A Disciple After God’s Own HeartJohn 21:1-19Theme: Yes, Lord!In this week’s lessons, Dr. Philip Ryken teaches us about restoration and obedience.
LessonThere were two previous times when Peter tried to say, “No, Lord,” rather than “Yes, Lord.” We find one of them in Matthew 16:21-23 when Peter refused to believe that Christ had to suffer and die. At that time Peter did not have in mind the things of God. “Never, Lord!” are two words that a disciple can never utter. They are self-contradictory. If Peter is saying no to Jesus, then he is not really following Jesus as Lord at all.
The second incident occurs in John, chapter 13. The disciples were in the upper room about to celebrate the Passover together, and Jesus went around to wash his disciples’ feet. “He came to Simon Peter who said to him, ‘Lord! Are you going to wash my feet?’ Jesus replied, ‘You do not realize now what I am doing, but later you will understand.’ ‘No,’ said Peter, ‘you shall never wash my feet.’ ” (John 13:6-8).
There he goes again: “Lord, no!” First Peter tried to reject the suffering, serving, dying-to-save ministry of Jesus, and then in the upper room he tried to prevent Jesus from exercising that cleansing ministry in his own life. He was trapped by his own self-contradiction, trying to say the two words a disciple can never say, “No, Lord.” Whenever we say no to Jesus, he is no longer our Lord. And whenever we say no to the commands of Christ, we are no longer disciples after God’s own heart. Are there ways in which you are saying, “No, Lord” right now? Are you saying, “No, Lord, I won’t give up that sin just yet” or “No, Lord, I’m too timid to witness for you”? Don’t you see that you cannot say “No, Lord” and remain a disciple after God’s own heart?
But Peter has become a disciple after God’s own heart, and we know that he has done so because he has learned how to say those only two words a disciple of the Lord Jesus needs to know how to say: “Yes, Lord!” The “No, Lord” of the spiritual infant has been replaced with the “Yes, Lord” of the spiritual giant. “Simon, son of John, do you truly love me more than these?” Peter answered, “Yes, Lord.” Again Jesus asked, “Do you truly love me?” Peter again replied,
“Yes, Lord.” To become a disciple after God’s own heart is to say “Yes, Lord” to the love of Christ.
Now, I suppose that if we were reading this Gospel for the first time, we might be tempted to tell Jesus to choose some new disciples. Those he has haven’t seemed very loyal, have they? But see how patient our Lord is with failed disciples. See how he gives his disciples a chance to reaffirm their love for him. Jesus knows more deeply and more powerfully than anyone else how sinful his disciples are, and how undependable they can be for service in his kingdom.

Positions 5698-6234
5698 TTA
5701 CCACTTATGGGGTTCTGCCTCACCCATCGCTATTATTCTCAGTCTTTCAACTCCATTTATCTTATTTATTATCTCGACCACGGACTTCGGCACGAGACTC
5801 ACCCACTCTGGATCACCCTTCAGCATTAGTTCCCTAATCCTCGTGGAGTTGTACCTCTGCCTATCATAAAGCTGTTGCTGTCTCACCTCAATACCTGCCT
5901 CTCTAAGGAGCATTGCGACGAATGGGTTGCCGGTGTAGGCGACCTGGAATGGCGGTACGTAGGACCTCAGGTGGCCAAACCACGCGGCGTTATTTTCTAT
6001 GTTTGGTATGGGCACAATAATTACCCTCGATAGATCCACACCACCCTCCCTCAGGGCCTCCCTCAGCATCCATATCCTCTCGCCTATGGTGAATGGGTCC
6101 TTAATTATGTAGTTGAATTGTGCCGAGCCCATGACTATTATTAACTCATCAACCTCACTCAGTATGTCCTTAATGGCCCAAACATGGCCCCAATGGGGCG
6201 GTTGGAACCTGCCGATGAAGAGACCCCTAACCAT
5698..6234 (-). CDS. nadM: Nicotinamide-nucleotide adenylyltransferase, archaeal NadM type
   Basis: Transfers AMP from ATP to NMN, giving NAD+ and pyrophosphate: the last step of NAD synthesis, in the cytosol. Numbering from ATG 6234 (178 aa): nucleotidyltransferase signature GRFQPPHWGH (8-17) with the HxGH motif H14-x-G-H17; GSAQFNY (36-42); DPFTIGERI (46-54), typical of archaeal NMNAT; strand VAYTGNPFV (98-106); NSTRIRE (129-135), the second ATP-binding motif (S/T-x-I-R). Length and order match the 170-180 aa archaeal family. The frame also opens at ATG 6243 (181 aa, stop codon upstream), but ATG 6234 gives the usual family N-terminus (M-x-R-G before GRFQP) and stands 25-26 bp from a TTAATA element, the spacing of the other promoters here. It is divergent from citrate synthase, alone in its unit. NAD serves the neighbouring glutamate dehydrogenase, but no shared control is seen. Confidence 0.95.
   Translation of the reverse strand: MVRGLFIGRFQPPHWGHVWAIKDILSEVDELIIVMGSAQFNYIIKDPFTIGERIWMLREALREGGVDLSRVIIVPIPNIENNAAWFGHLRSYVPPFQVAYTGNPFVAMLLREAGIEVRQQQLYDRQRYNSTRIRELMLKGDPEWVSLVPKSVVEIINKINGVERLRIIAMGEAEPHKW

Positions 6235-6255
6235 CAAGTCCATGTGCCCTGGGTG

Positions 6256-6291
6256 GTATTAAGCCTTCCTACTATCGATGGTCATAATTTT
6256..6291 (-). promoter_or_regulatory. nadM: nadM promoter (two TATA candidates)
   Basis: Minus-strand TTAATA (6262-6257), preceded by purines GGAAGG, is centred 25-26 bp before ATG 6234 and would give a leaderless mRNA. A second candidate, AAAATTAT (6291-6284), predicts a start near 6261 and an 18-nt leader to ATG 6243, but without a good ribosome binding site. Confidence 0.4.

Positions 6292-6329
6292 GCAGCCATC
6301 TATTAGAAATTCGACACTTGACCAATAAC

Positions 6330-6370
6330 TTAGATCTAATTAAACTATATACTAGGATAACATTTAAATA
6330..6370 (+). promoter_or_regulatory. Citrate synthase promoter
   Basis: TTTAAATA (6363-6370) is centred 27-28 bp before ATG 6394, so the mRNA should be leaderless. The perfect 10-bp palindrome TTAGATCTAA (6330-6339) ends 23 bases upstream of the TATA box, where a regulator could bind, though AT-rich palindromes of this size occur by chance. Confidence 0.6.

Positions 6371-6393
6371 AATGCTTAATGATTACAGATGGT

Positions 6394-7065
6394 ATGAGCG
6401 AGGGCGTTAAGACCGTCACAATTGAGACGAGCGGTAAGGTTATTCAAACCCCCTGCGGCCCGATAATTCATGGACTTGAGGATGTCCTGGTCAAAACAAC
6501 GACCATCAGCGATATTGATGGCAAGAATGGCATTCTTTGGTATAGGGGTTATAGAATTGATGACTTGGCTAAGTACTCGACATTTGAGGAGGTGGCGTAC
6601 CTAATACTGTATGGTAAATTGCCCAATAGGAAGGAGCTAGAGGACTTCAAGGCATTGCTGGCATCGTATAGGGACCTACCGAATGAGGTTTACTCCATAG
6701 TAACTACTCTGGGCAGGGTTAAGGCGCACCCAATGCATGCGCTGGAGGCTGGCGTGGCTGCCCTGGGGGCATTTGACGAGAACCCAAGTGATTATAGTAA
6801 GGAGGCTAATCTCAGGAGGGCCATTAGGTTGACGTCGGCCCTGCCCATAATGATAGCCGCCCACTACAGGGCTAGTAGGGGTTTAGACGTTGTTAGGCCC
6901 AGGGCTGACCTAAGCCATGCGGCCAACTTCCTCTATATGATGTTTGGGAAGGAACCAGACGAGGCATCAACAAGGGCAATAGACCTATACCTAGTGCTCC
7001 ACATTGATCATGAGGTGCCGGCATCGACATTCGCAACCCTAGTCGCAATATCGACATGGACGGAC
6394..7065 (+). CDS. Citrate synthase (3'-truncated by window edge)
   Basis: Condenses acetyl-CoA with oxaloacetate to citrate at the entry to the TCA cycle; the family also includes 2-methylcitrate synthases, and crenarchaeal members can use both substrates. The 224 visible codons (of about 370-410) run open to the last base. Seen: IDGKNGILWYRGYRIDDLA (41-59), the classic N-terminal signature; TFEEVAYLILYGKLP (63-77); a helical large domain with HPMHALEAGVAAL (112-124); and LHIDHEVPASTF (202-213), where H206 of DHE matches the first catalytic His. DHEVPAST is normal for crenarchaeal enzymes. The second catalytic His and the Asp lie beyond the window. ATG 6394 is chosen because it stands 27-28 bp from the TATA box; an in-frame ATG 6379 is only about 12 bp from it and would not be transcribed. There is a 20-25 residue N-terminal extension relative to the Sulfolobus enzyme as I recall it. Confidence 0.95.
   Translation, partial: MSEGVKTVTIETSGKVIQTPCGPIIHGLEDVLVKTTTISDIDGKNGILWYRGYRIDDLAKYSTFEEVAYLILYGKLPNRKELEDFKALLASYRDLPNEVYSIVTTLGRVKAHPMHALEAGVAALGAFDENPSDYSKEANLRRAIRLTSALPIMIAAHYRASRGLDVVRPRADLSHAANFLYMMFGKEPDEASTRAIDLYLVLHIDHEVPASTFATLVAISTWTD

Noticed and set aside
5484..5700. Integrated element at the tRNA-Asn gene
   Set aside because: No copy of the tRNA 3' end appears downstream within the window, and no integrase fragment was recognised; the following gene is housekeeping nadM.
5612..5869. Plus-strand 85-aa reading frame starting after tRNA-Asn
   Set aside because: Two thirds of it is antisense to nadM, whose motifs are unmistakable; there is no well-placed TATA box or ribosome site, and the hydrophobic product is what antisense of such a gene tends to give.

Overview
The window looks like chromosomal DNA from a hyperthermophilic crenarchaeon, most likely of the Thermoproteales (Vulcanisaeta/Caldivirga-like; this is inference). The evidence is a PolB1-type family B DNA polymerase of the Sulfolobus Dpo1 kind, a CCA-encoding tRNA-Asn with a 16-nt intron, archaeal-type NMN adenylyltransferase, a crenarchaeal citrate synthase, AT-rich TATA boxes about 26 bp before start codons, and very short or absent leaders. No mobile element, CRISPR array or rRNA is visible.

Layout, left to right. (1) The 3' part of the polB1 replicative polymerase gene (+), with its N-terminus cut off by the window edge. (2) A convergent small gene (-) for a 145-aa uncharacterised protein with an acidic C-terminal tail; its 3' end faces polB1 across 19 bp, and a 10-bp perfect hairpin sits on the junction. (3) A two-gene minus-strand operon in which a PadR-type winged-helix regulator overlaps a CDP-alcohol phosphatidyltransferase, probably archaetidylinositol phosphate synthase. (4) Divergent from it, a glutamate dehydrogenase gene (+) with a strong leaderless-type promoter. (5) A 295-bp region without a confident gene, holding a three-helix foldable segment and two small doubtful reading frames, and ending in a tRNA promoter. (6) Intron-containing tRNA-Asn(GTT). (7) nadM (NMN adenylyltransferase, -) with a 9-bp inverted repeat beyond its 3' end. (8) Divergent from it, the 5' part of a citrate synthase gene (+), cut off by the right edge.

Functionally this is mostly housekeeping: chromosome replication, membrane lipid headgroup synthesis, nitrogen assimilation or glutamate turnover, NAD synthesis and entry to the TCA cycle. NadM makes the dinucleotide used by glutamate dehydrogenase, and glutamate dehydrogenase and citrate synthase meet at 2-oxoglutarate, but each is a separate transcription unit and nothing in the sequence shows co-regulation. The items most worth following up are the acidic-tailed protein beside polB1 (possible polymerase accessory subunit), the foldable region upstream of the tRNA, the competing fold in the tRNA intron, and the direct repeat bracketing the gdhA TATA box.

Remember that the great events of Good Friday and Easter Sunday have occurred just before the events in this passage. When Jesus stood beside the Sea of Galilee with Peter, he stood there as the risen Savior who has conquered sin and death on the cross and in his resurrection. The wounds that Jesus bore for Peter’s sins and for the sins of all his disciples are only just healed. But because of all that he has suffered for Peter’s sake, Jesus accepts Peter back into fellowship and back into the ministry of discipleship. We know this by his command in chapter 21, verse 19: “Follow me.”
What would that command remind Peter of? Surely, Jesus is taking Peter back to the day when he first became a disciple–when he first said to him, “Follow me.” Peter had first answered, “Yes, Lord.” Jesus is showing Peter that all has been forgiven, that all his failing has not disqualified him, that he can make a fresh start as a disciple. Jesus has died for Peter’s sins, washing them all away. So he calls Peter to begin all over again using the first instructions he ever gave him: “Follow me.” And with that command comes the mighty strength of the Lord himself to equip Peter in every way to follow him.
What comfort this is for those of us who are, we must admit, failed disciples time and time again. Jesus loves his disciples with an unbreakable love. He is determined that his followers will become disciples after his own heart. You may sin, but he will forgive you. You may fall away, but he will pick you back up again. You may even deny him, but he will claim you for his own. You may stand back, never having followed Jesus before, but still he will say, “Follow me,” and enable you to follow. The heart of the disciple is filled with love for Christ because he is loved by Christ with this unbreakable love.
Further StudyRead Matthew 16:21-28. What high point in Peter’s life immediately precedes this low point?